The applause was deafening. It took minutes to realise it was their life’s work being recognised. Who’d have thought? Against a long-range solar-powered superstealth aircraft with adaptive camouflage, how would a peace capsule stand a chance? They stumbled to the stage, minds a-tumble with words, phrases, and blank spaces. In their years of preparation, of tweaking combinations of ingredients, they’d never prepared for this. The standing ovation relieved them of the necessity, drowning each word. Finally, peace pods were ready for harvest and distribution. With mass inoculation, peace was now a real possibility.

 

After writing the story, I realised that such a pill may not be the panacea I was initially contemplating. Any pill that controls the thoughts and behaviour of the masses could be just as easily used for evil as for good. I may have to send those two back to the lab for further tweaking.

Thank you for reading. I appreciate your feedback. Please share your thoughts.

Meet Australian picture book author Aleesah Darlinson – Readilearn

Aleesah Darlison

This month, it is my pleasure to introduce you to award-winning Australian author Aleesah Darlison. Aleesah writes picture books, chapter books and novels. Her much-loved stories promote courage, understanding, anti-bullying, self-belief, teamwork and environmental themes. In 2015, she won the Environment Award for Children’s Literature (Non-Fiction) for her picture book, Our Class Tiger. She has won numerous other awards for her writing.

Aleesah has written over thirty-five books for children and in 2016, she set up Greenleaf Press, a business designed to provide critical support services to authors and illustrators. The company also acts as a booking agency for school and preschool visits.

Today, Aleesah and I are talking about her picture book Stripes in the Forest. With National Threatened Species Day just a couple of weeks away on 7 September, it is a timely interview. Stripes in the Forest is the story of an iconic species lost.

Thylacine quote

Told from the perspective of the last wild female thylacine, it provides readers with an insight into the rare beauty and uniqueness of these amazing animals, explains their fight for survival and provides important lessons for future generations.

An emotive and moving story, children will connect with the solitary, stoic and courageous female thylacine who does all she can to protect her young – just as a human mother would do. The story takes readers to a place in the past, but also offers a twist that projects them

Contine reading: Meet Australian picture book author Aleesah Darlinson – Readilearn

An oily problem

It would be difficult to imagine our daily lives without access to oil and oil products. Transportation is one of the most obvious uses of oil, but did you know that many items we use every day are made from oil or its by-products?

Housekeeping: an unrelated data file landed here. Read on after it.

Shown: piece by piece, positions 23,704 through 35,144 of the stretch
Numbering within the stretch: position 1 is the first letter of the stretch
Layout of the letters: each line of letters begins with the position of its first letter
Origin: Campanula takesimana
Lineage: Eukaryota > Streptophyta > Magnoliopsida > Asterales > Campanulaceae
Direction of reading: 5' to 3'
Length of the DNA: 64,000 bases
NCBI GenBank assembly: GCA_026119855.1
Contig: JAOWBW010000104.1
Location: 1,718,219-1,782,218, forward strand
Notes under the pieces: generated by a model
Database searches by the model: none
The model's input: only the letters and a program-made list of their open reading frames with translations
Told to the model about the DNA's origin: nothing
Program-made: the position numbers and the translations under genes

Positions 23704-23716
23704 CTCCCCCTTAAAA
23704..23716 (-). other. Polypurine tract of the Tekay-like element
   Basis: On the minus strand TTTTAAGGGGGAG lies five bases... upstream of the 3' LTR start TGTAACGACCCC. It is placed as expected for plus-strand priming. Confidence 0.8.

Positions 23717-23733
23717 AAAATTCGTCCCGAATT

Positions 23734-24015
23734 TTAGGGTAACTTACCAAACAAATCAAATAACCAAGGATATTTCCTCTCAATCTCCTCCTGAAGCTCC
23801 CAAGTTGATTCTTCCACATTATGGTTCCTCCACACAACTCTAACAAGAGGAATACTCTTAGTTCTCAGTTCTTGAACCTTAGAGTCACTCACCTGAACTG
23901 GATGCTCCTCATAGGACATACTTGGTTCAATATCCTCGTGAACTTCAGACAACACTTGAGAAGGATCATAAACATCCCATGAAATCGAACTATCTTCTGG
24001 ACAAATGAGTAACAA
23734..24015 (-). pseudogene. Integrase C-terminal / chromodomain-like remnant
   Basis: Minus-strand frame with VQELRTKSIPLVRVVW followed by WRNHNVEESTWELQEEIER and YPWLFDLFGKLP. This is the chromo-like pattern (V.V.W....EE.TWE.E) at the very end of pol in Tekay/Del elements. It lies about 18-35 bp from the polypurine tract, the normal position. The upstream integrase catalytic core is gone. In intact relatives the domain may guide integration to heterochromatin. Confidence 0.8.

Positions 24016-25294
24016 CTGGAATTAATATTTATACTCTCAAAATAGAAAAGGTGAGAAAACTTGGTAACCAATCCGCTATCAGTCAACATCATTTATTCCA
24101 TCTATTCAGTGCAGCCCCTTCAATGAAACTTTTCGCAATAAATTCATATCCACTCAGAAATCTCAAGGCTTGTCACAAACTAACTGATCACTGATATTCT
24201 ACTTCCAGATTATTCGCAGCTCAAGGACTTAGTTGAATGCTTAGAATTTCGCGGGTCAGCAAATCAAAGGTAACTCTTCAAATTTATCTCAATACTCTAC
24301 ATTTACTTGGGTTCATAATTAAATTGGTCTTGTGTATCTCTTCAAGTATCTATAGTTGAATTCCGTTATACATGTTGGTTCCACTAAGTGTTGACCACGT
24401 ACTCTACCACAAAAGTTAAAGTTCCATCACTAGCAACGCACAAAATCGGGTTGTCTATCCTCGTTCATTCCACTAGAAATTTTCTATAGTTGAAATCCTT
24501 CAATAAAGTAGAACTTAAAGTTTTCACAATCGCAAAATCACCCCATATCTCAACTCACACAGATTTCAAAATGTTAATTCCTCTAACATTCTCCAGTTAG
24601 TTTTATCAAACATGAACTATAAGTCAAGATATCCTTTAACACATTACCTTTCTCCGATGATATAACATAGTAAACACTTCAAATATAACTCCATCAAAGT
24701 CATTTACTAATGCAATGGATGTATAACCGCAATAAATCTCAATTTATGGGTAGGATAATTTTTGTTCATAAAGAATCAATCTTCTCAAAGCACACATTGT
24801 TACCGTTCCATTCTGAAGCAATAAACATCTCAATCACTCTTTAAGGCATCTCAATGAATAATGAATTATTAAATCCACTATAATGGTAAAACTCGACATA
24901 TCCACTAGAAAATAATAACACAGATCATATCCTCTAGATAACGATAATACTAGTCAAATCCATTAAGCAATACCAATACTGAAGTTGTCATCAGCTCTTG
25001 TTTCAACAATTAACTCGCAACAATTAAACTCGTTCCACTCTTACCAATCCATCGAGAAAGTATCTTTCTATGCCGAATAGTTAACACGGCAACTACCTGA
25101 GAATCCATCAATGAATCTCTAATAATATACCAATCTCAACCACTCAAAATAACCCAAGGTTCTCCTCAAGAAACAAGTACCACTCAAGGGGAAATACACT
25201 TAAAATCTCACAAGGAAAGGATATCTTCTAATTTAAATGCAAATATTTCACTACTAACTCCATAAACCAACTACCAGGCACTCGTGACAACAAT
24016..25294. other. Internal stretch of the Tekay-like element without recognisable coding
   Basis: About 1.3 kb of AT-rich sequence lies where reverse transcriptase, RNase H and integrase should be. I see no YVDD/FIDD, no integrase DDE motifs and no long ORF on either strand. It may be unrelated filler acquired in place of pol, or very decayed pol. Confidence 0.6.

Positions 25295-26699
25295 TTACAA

Some of these products include:

  • Plastics such as food containers, toys, computers and printers, white goods, CD cases
  • Synthetics used in items such as clothing, curtains, furniture upholstery, carpets
  • Cosmetics such lipsticks, moisturisers, deodorants and antiperspirants
  • Nylons used in stockings, ropes, tents, parachutes
  • Polystyrene used in cups, coolers, packaging
  • Toothpaste, chewing gum, dentures, contact lenses

The list, unlike oil, is almost inexhaustible.

But there is a downside to oil too. Oil spills in the ocean are an enormous issue for marine life. In this Ted talk The Great Penguin Rescue, “the penguin lady” Dyan deNapoli talks about an oil spill that occurred when a ship sank off the coast of South Africa in the year 2000, oiling nearly 20,000 (almost half) of the total population of African penguins, and the efforts made to rescue them.

deNapoli explains that a degreaser used to remove the oil from the pelicans was invented by a 17-year-old boy. How cool is that. She says that more than 1,000 volunteers turned up each day to help with the rescue, and continues

“After half a million hours of grueling volunteer labor, more than 90 percent of those oiled penguins were successfully returned to the wild. And we know from follow-up studies that they have lived just as long as never-oiled penguins, and bred nearly as successfully.”

It is an inspiring story, not only for the penguin rescue, but for the learning deNapoli credits to the rescue. She says,

“Personally, I learned that I am capable of handling so much more than I ever dreamed possible. And I learned that one person can make a huge difference. Just look at that 17-year-old. And when we come together and work as one, we can achieve extraordinary things. And truly, to be a part of something so much larger than yourself is the most rewarding experience you can possibly have.”

deNapoli finishes her talk with the words,

“Humans have always been the greatest threat to penguins, but we are now their only hope.”

I hope you find time to listen to the entire talk. It is what inspired my flash fiction story in response to the prompt set by Charli Mills this week at the Carrot Ranch. Charli challenged writers to In 99 words (no more, no less) write a story that includes oil. It can be an oil refinery, the raw product or used as a commodity. How does oil fit into a plot or a genre? Go where the prompt leads.

Child citizen to scientist

Familiar sounds heralded his arrival: feet scraped stairs, bag thudded deck, screen door crashed.

Shouts of “Mum! Mum!” preceded him as he charged down the hallway, arms flailing, holding something aloft.

His words exploded in a jumble.  She deciphered few. Baby stopped suckling, curious.